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Mutual Fund News

Fund firms need to write more clearly

If you're scratching your head over your mutual fund statement, you're in good company, KEITH DAMSELL writes. A panel of industry experts we assembled found many of them leaving a lot to be desired

MUTUAL FUNDS REPORTER

If your quarterly statement from your mutual fund company leaves you dazed and confused, you aren't the only one.

Each quarter, about 10 million Canadians receive financial statements from their fund companies. It's widely believed that the bulk of the data is ignored or, worse still, misunderstood.

Regulators are looking at ways to improve the information you receive from your mutual fund providers, but the efforts have been a case of one step forward, two steps back. This month, many of the country's largest fund firms said the Canadian Securities Administrator's policy to improve fund disclosure to clients is costly, poorly timed and awkward to implement. In March, regulators exempted more than 20 fund managers from mailing annual prospectus statements to unit holders.

Industry advocates argue part of the problem is the quality of the information sent out to customers. The Globe and Mail asked five experts who closely follow the sector to review quarterly statements from 12 fund companies chosen at random, and they found them lacking.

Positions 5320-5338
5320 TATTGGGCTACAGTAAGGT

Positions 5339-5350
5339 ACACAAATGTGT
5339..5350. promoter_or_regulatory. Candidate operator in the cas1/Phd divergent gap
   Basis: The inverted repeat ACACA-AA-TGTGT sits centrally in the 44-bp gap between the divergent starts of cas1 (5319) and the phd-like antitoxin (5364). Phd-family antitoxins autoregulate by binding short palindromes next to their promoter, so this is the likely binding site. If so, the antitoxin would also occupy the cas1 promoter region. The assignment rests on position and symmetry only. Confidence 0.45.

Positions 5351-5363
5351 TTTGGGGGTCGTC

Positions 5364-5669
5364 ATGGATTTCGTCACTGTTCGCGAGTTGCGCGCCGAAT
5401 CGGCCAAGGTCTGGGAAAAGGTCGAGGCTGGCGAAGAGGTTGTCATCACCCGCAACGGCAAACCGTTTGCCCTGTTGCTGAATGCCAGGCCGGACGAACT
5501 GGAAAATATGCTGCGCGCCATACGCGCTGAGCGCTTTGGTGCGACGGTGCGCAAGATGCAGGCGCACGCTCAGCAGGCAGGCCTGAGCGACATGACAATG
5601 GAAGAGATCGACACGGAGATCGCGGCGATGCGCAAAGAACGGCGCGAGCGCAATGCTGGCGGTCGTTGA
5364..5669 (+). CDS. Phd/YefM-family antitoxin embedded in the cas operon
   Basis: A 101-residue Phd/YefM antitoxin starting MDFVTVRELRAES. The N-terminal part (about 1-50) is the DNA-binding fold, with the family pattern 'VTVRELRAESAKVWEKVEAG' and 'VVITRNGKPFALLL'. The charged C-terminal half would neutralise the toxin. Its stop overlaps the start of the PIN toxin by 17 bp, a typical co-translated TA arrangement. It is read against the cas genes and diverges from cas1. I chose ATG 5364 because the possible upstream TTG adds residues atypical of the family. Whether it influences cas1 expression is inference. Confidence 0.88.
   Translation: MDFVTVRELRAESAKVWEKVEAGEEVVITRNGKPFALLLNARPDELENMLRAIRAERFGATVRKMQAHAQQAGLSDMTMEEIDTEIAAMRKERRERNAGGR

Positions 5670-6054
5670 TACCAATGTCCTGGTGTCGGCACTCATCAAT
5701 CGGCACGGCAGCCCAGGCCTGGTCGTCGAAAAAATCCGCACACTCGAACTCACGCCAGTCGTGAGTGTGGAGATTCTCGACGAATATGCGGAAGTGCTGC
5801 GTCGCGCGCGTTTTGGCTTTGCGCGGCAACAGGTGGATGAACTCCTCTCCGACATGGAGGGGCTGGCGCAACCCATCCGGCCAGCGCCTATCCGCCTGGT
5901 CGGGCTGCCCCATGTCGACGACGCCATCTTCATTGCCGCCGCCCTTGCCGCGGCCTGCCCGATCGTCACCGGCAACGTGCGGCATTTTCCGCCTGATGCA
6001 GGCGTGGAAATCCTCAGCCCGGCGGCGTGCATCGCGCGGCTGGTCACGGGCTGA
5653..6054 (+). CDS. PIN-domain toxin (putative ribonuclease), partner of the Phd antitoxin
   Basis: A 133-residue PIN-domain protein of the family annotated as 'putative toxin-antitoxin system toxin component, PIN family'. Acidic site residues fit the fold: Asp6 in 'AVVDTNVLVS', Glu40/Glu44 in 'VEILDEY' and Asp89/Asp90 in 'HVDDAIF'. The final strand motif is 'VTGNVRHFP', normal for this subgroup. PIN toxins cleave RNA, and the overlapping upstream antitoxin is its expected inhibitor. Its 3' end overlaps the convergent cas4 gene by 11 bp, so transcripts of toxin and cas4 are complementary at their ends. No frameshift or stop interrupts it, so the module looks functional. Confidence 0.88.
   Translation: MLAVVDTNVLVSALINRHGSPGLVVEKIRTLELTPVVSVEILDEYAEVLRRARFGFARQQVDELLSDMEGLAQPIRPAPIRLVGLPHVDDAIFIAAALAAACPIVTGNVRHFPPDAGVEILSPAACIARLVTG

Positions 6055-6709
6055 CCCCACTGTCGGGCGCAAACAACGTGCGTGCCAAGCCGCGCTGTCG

While some fund companies delivered better information than others, the average grade for the 12 statements the panel reviewed was a less-than-stellar C+.

The judges were: Levi Folk, president and managing editor of Fundlibrary.com.; Dan Hallett, president of research firm Dan Hallett & Associates Inc.; Ken Kivenko, investor advocate and member of the Ontario Securities Commission's continuous disclosure panel; Rudy Luukko, investment funds editor at Morningstar.ca; and, Glorianne Stromberg, a former OSC commissioner and fund industry critic.

The exercise was subjective, but the panel agreed on some key criteria for assessing fund statements: How easy is the statement to understand? Are fund performance and costs detailed in a meaningful way? How does the statement address the unit holder's investment objectives? In short, how well does it tell investors what they need to know?

There was a wide range of views. Mr. Hallett and Mr. Folk, for example, agreed some statements provided worthwhile disclosure. But Mr. Kivenko gave failing grades to all but one statement.